March 2024 | George M. Pikler, M.D., Ph.D., FACP, Lead Oncology Advocate N1X10

Finding New Therapeutic Targets for Male Breast Cancer

Male breast cancer (MaBC) accounts for only 0.5% to 1% of all reported cases of breast cancer each year. Although a majority of the research on breast cancer has focused on female patients, the incidence of breast cancer in male patients has increased at a much faster rate than in female patients over the last 40 years. Most male patients are unaware of their risk of breast cancer and are consequently diagnosed at more advanced stages compared with female patients. And, unlike in female patients, survival rates in male patients with breast cancer haven’t significantly improved over the last 30 years, according to the National Cancer Institute.

The molecular characterization of male breast cancer (MaBC) has received limited attention in research, mostly because of its low incidence rate. Utilizing whole-genome sequencing (WGS) and state-of-the-art analyses, researchers at Weill Cornell Medicine have uncovered distinct alterations in the tumor genome of male patients with breast cancer that may suggest potential therapeutic targets. They examined the complete DNA landscape of the tumor samples from 10 male patients with breast cancer and discovered gene mutations and molecular profiles capable of impacting diagnosis and treatment. The researchers revealed that the mutations were in several genes known to drive cancer progression. They also identified structural variants impacting five other cancer-associated genes. Two of the patients had BRCA-2 mutations that impaired DNA repair, a common cause of breast cancer in female patients.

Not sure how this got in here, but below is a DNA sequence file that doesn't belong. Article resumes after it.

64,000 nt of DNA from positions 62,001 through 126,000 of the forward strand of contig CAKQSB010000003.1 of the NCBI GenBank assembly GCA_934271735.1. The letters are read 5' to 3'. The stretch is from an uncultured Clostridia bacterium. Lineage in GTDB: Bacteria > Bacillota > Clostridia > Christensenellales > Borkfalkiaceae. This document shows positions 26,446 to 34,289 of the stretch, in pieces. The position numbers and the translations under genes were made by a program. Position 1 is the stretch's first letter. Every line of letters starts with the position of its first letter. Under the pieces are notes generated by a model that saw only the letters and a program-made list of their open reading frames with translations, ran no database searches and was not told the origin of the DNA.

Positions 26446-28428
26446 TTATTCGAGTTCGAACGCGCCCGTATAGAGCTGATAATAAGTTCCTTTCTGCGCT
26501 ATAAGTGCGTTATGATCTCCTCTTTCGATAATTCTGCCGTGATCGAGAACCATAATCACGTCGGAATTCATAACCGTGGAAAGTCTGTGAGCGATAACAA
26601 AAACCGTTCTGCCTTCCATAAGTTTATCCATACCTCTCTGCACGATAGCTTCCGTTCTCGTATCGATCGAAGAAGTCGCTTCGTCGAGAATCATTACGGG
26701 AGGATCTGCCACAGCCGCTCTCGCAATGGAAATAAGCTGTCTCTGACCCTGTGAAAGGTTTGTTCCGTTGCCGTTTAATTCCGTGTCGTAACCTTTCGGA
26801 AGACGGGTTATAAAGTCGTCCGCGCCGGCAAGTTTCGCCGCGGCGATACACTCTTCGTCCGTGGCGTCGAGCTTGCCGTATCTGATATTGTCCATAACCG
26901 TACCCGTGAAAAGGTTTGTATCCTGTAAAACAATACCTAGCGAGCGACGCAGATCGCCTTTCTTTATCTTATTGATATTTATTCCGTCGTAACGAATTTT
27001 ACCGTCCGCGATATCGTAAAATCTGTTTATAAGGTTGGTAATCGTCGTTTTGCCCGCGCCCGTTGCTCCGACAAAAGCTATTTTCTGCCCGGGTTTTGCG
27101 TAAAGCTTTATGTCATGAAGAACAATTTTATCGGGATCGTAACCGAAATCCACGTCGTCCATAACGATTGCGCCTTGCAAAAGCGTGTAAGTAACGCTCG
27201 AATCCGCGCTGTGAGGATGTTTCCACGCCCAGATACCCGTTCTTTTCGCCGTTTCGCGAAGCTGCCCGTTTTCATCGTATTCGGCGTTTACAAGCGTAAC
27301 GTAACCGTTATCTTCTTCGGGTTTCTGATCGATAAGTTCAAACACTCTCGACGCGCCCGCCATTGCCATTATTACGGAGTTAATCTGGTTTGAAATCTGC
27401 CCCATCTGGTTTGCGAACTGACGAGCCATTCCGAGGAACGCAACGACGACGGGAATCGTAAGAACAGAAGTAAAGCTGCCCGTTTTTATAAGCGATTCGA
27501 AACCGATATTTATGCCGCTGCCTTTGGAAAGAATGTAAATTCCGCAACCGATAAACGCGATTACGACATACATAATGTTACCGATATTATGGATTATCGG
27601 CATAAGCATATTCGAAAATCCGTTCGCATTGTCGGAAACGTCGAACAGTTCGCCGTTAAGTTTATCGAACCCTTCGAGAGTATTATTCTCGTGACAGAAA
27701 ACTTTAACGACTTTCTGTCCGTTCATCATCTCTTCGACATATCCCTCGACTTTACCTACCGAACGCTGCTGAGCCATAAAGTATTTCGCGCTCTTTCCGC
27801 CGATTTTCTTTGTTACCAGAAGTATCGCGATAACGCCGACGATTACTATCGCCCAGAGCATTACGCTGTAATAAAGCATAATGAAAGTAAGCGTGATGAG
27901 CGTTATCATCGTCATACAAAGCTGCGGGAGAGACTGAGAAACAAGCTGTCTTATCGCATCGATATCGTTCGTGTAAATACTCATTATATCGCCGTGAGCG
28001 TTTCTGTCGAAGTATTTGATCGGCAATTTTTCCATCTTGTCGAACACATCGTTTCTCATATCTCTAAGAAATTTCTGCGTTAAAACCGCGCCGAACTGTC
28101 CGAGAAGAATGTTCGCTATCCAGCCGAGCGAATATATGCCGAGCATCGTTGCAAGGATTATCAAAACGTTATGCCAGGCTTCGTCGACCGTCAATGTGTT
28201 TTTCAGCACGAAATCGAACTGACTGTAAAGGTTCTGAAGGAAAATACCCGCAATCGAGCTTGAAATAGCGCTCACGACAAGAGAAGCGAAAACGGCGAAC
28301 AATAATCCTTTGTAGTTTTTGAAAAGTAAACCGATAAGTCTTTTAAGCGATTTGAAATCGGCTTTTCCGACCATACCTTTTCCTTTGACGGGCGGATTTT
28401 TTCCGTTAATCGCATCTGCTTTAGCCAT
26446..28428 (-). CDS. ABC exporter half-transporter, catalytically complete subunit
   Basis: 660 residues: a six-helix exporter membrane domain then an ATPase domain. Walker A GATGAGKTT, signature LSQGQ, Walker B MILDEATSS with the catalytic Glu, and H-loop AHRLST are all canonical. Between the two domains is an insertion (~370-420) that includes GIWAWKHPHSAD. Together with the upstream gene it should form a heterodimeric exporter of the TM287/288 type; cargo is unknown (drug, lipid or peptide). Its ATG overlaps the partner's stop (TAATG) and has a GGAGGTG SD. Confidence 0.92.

After evaluating the tumor samples of 18 additional male patients, the researchers found that about 21% of the tumors had 10 to 20 excess copies of the FGFR1 gene linked to treatment resistance in some female patients with breast cancer. They noted that FGFR1 amplification is already a therapeutic target.

The researchers highlighted that their new findings may represent a significant step in viewing breast cancer in male patients as a unique disease. They emphasized that breast cancer therapies are currently available to target the gene mutations identified in 80% (n = 8/10) of the male patients involved in the analysis, opening new pathways to treatment. For instance, immunotherapy and poly-ADP ribose polymerase inhibitors may be effective in patients with BRCA2-mutated breast cancer and a high number of tumor mutations. Cancer-triggering rearrangements in the NTRK1 gene may respond to drugs called kinase inhibitors. In addition, the gene mutations identified in the recent analysis may lead to the discovery of new targeted therapies in this patient population.

Modern Pathology. 2024, 37 (4)

Erica Cross, PA


Erica is a board certified Physician Assistant. She obtained her Master’s degree in Physician Assistant studies from Our Lady of the Lake College in Baton Rouge, LA. She began practicing in 2011 and has worked clinically in Orthopedics and Dermatology. The majority of her career has been spent in a Dermatology practice where she assisted in Mohs surgery, treating various types of skin cancer. She also teaches in the medical simulation department at the University of South Alabama and enjoys every aspect of medical education.